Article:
Gratitude is a term most in recovery are very familiar with. In fact, it is likely second only to serenity. However, not everyone is as aware of the need to express gratitude on a daily basis in recovery.
Much of active addiction is based on a victim mentality. Hence the cliché phrase often used in recovery communities to describe this experience; “Poor me. Poor me. Pour me another drink.” As the saying indicates, most active addicts use the circumstances in their life to justify their addiction and validate the negative behaviors that accompany it.
Because victimization is a characteristic of active addiction, it is also a precursor to relapse. Therefore, the process of practicing gratitude is a key factor in preventing relapse.
Gratitude is the opposite of victimization. Focusing on abundance rather than lack shifts the perspective to a positive one and returns full accountability to the individual; an internal locus of control versus an external one. As such, a daily practice of gratitude keeps a recovering individual mindful of all the positive aspects of their life regardless of circumstances and accountable for their own choices and resulting outcomes.
So how does one practice gratitude daily? Here are three ways:
1. Keep a gratitude journal.
Keeping a daily gratitude journal is one very simple way to practice gratitude.
Simply purchase a spiral notebook or an official journal and write down at least five things you are grateful for. Do this daily, and try not to repeat any of the five things from your previous day’s list.
If this sounds like a difficult task, go back to basics. For instance, you can be grateful for your ability to breathe, walk, talk, use your arms, etc. When you begin to look at your life from the most basic level, you will discover there is much to be grateful for, including (of course) your sobriety.
2. Employ daily affirmations.
Another way to practice gratitude on a daily basis is to employ daily affirmations. You can create your own or purchase a book of them. Either way, it is best to find or write those that not only speak positive intentions and affirmations but also express gratitude.
If you are utilizing a published book of daily affirmations that do not include expressions of gratitude, you can always add your own at the end of each.
3. Hold a gratitude ceremony.
A more formal way to employ a daily practice of gratitude is to hold a gratitude ceremony. This can be as involved or as simple as you like. It is certainly something you can customize according to your own spiritual beliefs or culture.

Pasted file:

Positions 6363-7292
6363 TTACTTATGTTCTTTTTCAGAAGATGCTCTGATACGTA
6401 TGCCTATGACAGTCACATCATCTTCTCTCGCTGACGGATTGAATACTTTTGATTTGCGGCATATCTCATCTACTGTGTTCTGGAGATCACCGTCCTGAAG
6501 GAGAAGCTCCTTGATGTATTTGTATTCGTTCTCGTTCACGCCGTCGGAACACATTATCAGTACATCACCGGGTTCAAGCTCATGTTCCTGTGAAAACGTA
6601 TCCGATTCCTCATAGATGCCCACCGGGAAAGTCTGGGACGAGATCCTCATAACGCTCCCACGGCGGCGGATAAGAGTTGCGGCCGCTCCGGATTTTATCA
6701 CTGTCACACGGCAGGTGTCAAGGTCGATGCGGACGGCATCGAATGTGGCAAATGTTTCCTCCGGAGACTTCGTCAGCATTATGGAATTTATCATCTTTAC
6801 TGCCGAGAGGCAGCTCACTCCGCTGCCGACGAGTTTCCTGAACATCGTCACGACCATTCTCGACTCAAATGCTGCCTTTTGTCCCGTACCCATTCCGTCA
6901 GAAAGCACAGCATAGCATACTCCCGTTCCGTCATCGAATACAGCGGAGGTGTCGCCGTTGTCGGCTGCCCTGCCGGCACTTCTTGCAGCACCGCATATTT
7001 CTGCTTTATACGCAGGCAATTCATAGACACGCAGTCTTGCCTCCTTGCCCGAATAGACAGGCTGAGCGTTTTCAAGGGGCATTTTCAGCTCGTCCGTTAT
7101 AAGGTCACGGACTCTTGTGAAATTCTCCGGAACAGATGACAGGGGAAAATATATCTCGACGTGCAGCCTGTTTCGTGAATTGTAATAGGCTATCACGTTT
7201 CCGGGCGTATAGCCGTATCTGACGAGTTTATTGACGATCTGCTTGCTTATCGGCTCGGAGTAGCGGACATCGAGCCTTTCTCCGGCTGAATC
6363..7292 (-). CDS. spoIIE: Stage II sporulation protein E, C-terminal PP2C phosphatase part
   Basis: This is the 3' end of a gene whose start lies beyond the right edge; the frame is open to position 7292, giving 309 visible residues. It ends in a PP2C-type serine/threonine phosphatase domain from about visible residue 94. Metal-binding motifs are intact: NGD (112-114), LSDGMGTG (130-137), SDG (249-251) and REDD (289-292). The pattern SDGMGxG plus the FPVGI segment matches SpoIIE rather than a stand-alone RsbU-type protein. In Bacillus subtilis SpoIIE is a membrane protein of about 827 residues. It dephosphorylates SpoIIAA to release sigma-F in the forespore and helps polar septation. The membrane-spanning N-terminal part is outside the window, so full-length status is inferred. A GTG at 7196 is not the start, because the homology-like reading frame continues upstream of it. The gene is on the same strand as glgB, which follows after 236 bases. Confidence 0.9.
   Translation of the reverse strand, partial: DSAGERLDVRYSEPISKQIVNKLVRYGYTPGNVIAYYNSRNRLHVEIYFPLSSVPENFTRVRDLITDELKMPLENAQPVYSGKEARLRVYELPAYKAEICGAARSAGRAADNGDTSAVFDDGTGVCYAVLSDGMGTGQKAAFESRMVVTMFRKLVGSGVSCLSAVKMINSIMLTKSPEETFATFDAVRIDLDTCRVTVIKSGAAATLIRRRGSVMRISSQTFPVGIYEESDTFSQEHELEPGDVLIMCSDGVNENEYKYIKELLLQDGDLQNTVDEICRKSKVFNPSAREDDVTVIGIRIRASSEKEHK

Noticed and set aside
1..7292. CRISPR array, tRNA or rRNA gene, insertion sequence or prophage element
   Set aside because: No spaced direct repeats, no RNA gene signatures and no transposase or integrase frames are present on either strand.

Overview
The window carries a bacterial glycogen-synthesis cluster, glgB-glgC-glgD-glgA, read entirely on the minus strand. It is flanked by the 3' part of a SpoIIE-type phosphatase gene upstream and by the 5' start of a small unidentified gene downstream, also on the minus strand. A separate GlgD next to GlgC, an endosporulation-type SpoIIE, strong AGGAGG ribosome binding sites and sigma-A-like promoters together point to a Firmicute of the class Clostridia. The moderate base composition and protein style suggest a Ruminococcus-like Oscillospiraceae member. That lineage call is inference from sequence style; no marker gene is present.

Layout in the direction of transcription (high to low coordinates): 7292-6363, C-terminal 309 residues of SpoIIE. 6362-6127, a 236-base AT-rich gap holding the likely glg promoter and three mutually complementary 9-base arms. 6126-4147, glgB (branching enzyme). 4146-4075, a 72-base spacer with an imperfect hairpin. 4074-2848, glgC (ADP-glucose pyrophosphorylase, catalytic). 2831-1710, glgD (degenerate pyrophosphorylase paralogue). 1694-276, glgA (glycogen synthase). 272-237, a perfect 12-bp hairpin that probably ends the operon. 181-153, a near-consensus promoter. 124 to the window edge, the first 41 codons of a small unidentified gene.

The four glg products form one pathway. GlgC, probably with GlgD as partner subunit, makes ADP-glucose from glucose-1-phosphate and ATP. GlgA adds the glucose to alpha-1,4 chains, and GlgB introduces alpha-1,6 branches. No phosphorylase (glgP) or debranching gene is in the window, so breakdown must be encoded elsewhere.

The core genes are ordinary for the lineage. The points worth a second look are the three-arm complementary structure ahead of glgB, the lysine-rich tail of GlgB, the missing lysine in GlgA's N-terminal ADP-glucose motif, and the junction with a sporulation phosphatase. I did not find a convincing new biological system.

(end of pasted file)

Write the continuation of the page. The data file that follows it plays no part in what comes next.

To begin holding daily gratitude ceremonies, first find a convenient time of day to do so. Preferably, a gratitude ceremony should take place either first thing in the morning or before you go to bed at night.
Once you have decided on a time that fits for you, decide what things you would like to incorporate into the ceremony. For instance, sage, crystals, prayer cards, candles, incense, specific prayers, etc. can be included to make the experience feel more ceremonial. Again, this should be customized to fit your specific beliefs and/or culture.
Regardless of how elaborate the ceremony is or isn’t, the point is (of course) to express gratitude. In doing so, you may wish to speak gratitude to merely your Higher Self for guidance, your younger selves for surviving and learning needed lessons and the Universe itself or to family members who have passed on, angels, saints, your Higher Power and more. This is again something you will individualize.
As long as you are speaking gratitude, that’s all that truly matters.
When we focus on the positive and that for which we are grateful, we are less likely to get overwhelmed by the negative or that which causes us grief. That fact keeps us from victimizing ourselves or swimming in self-defeating thoughts or behaviors. It keeps us focused on all we have and are, rather than all that’s lost or isn’t. More importantly, it keeps us in active recovery, rather than in relapse thinking.